There was only one tree in my grandma’s yard with sour apples. They were my mom’s favorite. Little green apples, with a sour so big, it almost bit you back. A sour that squeezed through your squinted right eye, then into your clenched jaw bone. And rummaged down the back of your throat.
What I loved most about them was that my grandma always had a brown paper sack filled to the top, with “Ivy” written in black permanent marker. I loved that she knew her daughter.
It was with that same care that my mother packed my school lunch. A little brown paper bag. Every day, since the second day of first grade. On my first day that year, the lunch lady made me eat a pickle. A pickle!!!! Worse than any green sour… Both of my eyes squeezed shut. In horror. In prayer. That this horrible thing would be forced down my throat.
As silly as it sounds, for me it was traumatic. And what I loved most about it, was the fact my mom never made fun of me. She knew me. She always let me eat grandma’s sweet apples. She packed my lunch every day. I saw my name. In black permanent marker. And I was loved. I was saved.
You just can’t pencil it in. This life. You have to really see people. Know them. Accept them. Love them. Love them with full, broad, permanent strokes. That is a love that never fades.
We often met in St. Cloud. It was half way for both of us. Just an hour for each. We tried on clothes. Praised our figures. Three-way laughed in mirrors. Had lunch slowly. Splurging with a glass of wine, while going over what we did or didn’t buy. Then lattes at Caribou or Barnes and Noble. And if the season provided, off we went to Walgreens to get the candy of choice, like Jelly Bird Eggs this time of year.
Loosened, comforted, caffeinated, she headed north and I headed south. It was less than half an hour before I called her at the designated mark on the freeway. Pleasureland. I think they sold motorhomes. I just liked the name. When she picked up her cell phone, I got to say, “I’ve reached Pleasureland.” “I’m still lonesome,” she said. “Me too.” Then I could hear her reach inside the sack of candy. It was glorious how love made sweet and sad the same.
We lived through it all on that route. I wrote my first book in that car, on that journey. We lived through breakups and family members passing. Weddings. Events to plan for. Outfits to buy for them. We laughed and cried on that freeway. Gathering all of our experiences. And it all got simply blended into love.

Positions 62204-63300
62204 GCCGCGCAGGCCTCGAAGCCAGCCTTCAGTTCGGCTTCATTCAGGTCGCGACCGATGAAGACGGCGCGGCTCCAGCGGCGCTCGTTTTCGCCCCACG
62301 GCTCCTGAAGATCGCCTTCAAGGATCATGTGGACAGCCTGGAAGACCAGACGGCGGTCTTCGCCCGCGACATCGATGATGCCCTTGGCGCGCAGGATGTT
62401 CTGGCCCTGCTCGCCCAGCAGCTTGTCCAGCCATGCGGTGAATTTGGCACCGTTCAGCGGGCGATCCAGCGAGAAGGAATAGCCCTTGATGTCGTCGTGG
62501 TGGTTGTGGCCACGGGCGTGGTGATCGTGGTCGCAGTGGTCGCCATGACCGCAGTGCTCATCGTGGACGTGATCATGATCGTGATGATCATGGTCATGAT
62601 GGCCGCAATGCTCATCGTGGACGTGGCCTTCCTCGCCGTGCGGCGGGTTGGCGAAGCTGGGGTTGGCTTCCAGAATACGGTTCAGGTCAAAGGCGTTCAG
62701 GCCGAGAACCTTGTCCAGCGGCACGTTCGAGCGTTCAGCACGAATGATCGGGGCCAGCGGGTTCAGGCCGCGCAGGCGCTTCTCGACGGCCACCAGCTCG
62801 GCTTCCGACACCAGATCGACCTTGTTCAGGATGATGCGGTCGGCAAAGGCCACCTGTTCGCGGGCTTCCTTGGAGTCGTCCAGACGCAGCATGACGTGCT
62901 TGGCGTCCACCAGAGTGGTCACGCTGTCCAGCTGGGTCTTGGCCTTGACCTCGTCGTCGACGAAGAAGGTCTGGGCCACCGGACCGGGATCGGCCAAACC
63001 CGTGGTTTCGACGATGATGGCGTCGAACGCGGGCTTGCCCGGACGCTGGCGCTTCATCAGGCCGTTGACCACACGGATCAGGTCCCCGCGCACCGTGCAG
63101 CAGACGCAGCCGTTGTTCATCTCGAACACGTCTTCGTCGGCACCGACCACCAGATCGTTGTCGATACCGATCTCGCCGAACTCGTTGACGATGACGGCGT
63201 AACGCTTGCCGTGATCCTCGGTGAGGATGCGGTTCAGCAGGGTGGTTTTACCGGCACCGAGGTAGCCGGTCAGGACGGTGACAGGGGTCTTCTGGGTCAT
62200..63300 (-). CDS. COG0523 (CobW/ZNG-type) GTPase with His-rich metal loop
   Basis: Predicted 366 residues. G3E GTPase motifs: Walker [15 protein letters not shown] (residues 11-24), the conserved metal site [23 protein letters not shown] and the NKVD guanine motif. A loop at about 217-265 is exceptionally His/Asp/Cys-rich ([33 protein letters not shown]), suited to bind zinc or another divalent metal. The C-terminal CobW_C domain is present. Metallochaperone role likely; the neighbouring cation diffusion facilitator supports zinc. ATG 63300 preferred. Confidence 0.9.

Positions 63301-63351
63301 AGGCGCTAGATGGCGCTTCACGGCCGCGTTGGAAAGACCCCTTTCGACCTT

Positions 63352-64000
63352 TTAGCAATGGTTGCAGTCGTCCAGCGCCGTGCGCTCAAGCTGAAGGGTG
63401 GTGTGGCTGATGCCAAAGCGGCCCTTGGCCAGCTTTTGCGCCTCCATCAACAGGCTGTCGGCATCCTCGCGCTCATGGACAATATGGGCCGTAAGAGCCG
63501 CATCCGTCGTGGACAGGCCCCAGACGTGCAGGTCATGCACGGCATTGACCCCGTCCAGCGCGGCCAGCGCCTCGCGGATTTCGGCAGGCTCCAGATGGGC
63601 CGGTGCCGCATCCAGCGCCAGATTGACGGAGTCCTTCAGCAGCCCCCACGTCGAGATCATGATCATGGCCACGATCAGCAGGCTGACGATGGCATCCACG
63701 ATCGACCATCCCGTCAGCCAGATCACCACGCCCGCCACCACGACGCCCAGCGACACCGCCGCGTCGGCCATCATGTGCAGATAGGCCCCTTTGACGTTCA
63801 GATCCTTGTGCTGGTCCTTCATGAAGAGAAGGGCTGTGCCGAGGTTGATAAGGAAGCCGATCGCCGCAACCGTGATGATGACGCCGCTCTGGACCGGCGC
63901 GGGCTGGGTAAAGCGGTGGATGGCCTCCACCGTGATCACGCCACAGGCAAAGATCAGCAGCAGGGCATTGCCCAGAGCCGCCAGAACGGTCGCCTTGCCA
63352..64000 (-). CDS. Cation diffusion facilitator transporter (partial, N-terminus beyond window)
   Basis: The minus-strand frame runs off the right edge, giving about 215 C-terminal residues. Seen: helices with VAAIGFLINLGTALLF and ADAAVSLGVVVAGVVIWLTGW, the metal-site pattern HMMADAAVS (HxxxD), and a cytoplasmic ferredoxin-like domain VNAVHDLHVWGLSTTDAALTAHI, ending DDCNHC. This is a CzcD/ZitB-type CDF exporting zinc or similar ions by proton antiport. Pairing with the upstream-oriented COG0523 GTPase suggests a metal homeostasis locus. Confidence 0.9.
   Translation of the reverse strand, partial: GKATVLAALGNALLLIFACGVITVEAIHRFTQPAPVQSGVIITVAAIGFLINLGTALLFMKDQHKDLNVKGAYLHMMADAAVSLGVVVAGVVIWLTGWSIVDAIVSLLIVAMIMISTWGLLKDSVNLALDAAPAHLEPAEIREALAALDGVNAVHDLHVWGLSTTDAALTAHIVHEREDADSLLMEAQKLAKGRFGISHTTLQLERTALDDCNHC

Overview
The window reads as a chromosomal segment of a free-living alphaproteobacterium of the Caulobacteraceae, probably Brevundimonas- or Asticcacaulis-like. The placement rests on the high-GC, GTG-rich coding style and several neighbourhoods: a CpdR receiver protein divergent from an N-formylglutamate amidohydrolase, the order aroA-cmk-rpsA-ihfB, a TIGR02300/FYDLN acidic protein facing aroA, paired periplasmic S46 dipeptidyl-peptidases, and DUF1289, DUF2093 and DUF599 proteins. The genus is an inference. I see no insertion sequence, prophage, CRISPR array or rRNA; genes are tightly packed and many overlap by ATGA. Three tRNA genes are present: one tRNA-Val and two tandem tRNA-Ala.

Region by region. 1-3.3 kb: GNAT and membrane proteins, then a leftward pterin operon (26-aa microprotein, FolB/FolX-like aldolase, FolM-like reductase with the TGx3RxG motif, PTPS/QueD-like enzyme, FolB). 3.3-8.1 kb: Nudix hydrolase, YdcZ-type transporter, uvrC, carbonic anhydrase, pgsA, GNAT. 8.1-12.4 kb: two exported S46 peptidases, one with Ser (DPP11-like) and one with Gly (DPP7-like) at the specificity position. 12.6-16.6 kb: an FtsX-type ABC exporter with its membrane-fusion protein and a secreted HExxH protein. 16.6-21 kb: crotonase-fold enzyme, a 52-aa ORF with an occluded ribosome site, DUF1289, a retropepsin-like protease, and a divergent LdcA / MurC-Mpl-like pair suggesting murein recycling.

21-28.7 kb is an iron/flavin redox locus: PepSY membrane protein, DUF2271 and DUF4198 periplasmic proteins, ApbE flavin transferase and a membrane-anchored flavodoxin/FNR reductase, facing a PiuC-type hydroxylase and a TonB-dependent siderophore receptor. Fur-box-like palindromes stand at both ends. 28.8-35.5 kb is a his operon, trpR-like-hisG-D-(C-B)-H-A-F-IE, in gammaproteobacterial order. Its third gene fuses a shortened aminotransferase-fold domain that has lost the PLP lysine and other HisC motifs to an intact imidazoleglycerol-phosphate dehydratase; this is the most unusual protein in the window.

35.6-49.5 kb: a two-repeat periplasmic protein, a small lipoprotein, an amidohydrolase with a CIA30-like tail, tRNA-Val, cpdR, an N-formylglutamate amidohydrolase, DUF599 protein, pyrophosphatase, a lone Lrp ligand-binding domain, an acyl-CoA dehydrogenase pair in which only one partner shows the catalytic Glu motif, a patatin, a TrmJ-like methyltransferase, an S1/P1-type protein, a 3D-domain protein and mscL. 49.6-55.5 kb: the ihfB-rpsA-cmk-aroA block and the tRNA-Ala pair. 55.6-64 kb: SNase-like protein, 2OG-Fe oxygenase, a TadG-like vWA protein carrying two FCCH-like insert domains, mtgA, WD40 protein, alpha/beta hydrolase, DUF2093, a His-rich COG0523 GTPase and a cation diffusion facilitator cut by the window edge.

I navigate through the laughter and tears now. But daily I hear the call. She’s telling me, “I’ve reached Pleasureland.” My heart, all glorious with love, I reply, “I’m still lonesome.” She replies, “Have a jelly bean.”
It really came down to the color. They all seemed to roll beautifully — these new suitcases in the store. I tested many. Each one. Each brand. All glided across the polished floor. I picked one, sure that my next trip would be so much easier.
I removed the tags. Filled it. Full. Struggled over the rug. Through the door. Down the stairs. Hallway. Trunk. Airport. It didn’t seem all that easy. I labored with the weight.
What seems so incredibly obvious, has taken me decades to learn. And maybe I should say understand, because to be honest, I’m still learning it. I still struggle with, “But I need it…I can’t leave it behind…” Even more importantly, I need to learn it – for my head, my heart. How glorious it would be to roll around this world, unburdened by the weight of it all. All those conversations playing over and over in my head. The weight of worry and what ifs. The weight of well, they should have, and why can’t they… and why didn’t I… I’m learning to lighten the load. I don’t want to be crushed by this passage of time. Day by day. I want to let go, and enjoy the journey.
It’s all kind of funny, when you think about it — this baggage. We have the power to choose. It can’t follow us on its own. It has to be dragged. I smile at this morning’s sun…empty handed.
I often tell the story of the first time Dominique went with my mom and I to Herberger’s. Upon entering the back door, it started — the meet and greet. There’s Jessica from shoes. Hi Jessica! Sue in bras. “The last one fits great!” Oh there’s Carol. “Thanks for the boxes!” “This is the manager,” my mom pointed out. “Oh, hi Claudia — we’ll need to pre-order the Clinique.” Dominique seemed dazed and confused. He whispered in my ear, “I don’t understand?” What? I said – it all seeming so normal. “Is your mom the mayor?” He asked. “Of Herberger’s,” I said, “Yes!”